Motion for Partial Reconsideration of the prosecution and allowing it to adduce additional evidence in the two cases. The petitioner filed a motion for the reconsideration of the Resolution which the court denied in an Order20 dated February 11, 2003.1awphi1.nét Hence, the petition at bar. The issue for resolution is whether the Sandiganbayan committed a grave abuse of its discretion amounting to excess of lack of jurisdiction (a) in issuing Resolution of December 17, 2002 and Order dated February 11, 2003 in Criminal Case No. 24643; and (b) in ordering the dismissal of the case as against accused Oscar Garcia. On the first issue, the petitioner contends that the Sandiganbayan committed a grave abuse of discretion amounting to lack or excess of jurisdiction in issuing its December 17, 2002 Resolution allowing the prosecution to adduce additional evidence in Criminal Case No. 24643, and its February 11, 2003 Order denying his motion for reconsideration of the said resolution. The petitioner points out that despite the Sandiganbayan’s repeated denials of the prosecution’s motions to adduce additional evidence, the graft court made a volte face and allowed the prosecution to adduce additional evidence just the same. The petitioner asserts that, by filing its formal offer of evidence on September 2, 2002, the prosecution thereby waived its plea to adduce additional evidence; yet, the Sandiganbayan allowed it to adduce additional evidence. He further asserts that the graft court should have cited the respondents-prosecutors in contempt of court for their repeated failure to file their formal offer of evidence despite its order for them to do so. Finally, the petitioner insists that the Sandiganbayan gravely abused its discretion in dismissing the case against Oscar Garcia without dismissing the case as against the other accused therein, including himself. On June 16, 2003, the Court resolved to give due course to the petition. In their Comment on the petition, the respondents-prosecutors maintain that the matter of the reopening of the case for the reception of additional evidence for the People is addressed to the sound discretion of the Sandiganbayan, taking into account the interest of substantial justice. They posit that they filed their successive motions for the reconsideration of the October 29, 2001 Resolution of the Sandiganbayan insofar as Criminal Case No. 24643 was concerned in the exercise of this mandatory duty to prosecute the case and see to it that justice is done. They maintain that the graft court acted judiciously when it allowed the prosecution to adduce additional evidence despite their filing of a formal offer of documentary evidence. According to the respondents, such filing of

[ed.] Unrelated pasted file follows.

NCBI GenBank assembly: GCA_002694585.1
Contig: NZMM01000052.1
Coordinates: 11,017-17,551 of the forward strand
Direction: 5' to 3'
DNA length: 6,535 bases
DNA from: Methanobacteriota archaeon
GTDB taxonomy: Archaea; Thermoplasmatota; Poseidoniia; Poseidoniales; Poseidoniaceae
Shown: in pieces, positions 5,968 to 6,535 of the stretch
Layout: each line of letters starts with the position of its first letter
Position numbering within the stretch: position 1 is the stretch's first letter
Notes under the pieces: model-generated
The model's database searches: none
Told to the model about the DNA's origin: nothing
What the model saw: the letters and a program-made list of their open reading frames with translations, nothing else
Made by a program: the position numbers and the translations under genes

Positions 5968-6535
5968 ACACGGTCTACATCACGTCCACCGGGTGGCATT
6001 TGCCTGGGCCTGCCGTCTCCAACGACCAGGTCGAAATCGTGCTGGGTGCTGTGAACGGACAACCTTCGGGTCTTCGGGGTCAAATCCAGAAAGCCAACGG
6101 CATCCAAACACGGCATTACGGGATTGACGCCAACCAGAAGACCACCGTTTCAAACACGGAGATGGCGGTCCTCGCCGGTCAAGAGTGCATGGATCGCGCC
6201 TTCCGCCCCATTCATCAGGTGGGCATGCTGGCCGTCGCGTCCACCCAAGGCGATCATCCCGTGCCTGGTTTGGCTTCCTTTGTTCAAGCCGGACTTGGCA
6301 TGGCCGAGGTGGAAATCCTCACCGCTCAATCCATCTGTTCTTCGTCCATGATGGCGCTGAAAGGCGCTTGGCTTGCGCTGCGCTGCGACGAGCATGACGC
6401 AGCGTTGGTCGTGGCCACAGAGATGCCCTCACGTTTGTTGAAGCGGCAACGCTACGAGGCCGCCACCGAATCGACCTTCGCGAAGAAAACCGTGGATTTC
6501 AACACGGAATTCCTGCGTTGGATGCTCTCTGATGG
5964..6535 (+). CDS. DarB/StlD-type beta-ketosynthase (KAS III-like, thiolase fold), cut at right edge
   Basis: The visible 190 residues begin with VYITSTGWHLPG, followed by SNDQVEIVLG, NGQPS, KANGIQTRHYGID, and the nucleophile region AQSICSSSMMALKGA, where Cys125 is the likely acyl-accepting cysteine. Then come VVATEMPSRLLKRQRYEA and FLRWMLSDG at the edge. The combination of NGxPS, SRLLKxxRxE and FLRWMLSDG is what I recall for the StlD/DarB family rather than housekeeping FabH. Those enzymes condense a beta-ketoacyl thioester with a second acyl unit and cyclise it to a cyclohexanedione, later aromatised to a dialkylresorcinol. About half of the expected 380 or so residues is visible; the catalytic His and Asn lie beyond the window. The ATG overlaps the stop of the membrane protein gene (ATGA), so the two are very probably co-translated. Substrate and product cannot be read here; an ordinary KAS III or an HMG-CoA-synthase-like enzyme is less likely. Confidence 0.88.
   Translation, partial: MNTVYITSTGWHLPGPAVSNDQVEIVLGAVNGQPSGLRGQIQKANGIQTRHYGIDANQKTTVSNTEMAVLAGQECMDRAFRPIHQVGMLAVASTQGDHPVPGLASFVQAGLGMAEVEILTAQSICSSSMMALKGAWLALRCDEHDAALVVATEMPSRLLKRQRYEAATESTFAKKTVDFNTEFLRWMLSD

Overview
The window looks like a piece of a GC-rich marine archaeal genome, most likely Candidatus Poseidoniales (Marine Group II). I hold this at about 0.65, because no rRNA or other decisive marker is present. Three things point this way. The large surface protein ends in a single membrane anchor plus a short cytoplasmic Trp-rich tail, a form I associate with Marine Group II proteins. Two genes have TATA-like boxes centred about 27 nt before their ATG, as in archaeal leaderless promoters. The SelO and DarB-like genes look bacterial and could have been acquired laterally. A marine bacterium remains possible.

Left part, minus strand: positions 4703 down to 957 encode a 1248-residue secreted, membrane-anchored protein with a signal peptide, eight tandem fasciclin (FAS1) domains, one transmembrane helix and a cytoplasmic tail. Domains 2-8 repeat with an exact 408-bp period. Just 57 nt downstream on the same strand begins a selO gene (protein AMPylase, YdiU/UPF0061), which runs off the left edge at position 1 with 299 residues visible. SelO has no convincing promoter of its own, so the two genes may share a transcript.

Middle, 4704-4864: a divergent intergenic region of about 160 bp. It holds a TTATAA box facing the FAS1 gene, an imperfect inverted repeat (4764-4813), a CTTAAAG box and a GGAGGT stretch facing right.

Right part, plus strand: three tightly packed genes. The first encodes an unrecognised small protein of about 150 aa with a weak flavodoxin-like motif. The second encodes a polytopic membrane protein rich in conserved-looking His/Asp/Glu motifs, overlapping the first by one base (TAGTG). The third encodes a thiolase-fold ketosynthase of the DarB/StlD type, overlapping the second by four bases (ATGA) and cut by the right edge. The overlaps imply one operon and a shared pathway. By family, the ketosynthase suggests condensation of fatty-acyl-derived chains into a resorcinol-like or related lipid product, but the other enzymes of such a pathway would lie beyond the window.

formal offer of evidence was without prejudice to the resolution of their March 11, 2002 Motion for Partial reconsideration of the Sandiganbayan’s Resolution of October 29, 2001. The respondents-prosecutors further aver that the petition for certiorari assailing the dismissal of the case against accused Oscar Garcia is premature because the Sandiganbayan has yet to resolve the petitioner’s October 4, 2002 motion for reconsideration thereof. The Court’s Ruling In a petition for certiorari under Rule 65 of the Rules of Court, the petitioner is burdened to establish that the respondent tribunal acted without jurisdiction, meaning that it does not have the legal power to determine the case; or that it acted without or in excess of jurisdiction, meaning having been clothed with power to determine the case, it oversteps its authority as determined by law, or that it committed grave abuse of its discretion or acted in a capricious, whimsical, arbitrary or despotic manner in the exercise of its jurisdiction as to be equivalent to lack of jurisdiction. Mere abuse of discretion is not enough.21 In a petition for certiorari, the jurisdiction of the court is narrow in scope. It is limited to resolving only errors of jurisdiction. It is not to stray at will and resolve questions or issues such as errors of judgment. Such errors are to be resolved by the appellate court on appeal by writ of error or via a petition for review on certiorari in this Court under Rule 45 of the Rules of Court. An error of judgment is one in which the Court may commit in the exercise of its jurisdiction. In the present case, we find and so hold that the Sandiganbayan committed a grave abuse of its discretion amounting to excess of jurisdiction in issuing the assailed Resolution and Order. Section 35, Rule 132 of the Rules of Court provides that documentary and object evidence shall be offered by a party after the presentation of its testimonial evidence. Such offer shall be done orally unless allowed by the trial court to be done in writing. We agree with the respondents-prosecutors that the Sandiganbayan may allow the reopening of a case for the reception of additional proofs before judgment. The Rules of Court does not contain any provision prohibiting the trial court from allowing a party to offer additional proofs on the evidence-in-chief or rebuttal evidence after it had rested its case, or even after the case has been submitted for decision but before the rendition thereof. Neither does the Rules of Court contain a specific rule allowing the reopening of a case to allow a party to adduce additional proofs. However, the reopening of a case by the court either on its own motion or on motion of a party, allowing him or them to present additional proofs, is a recognized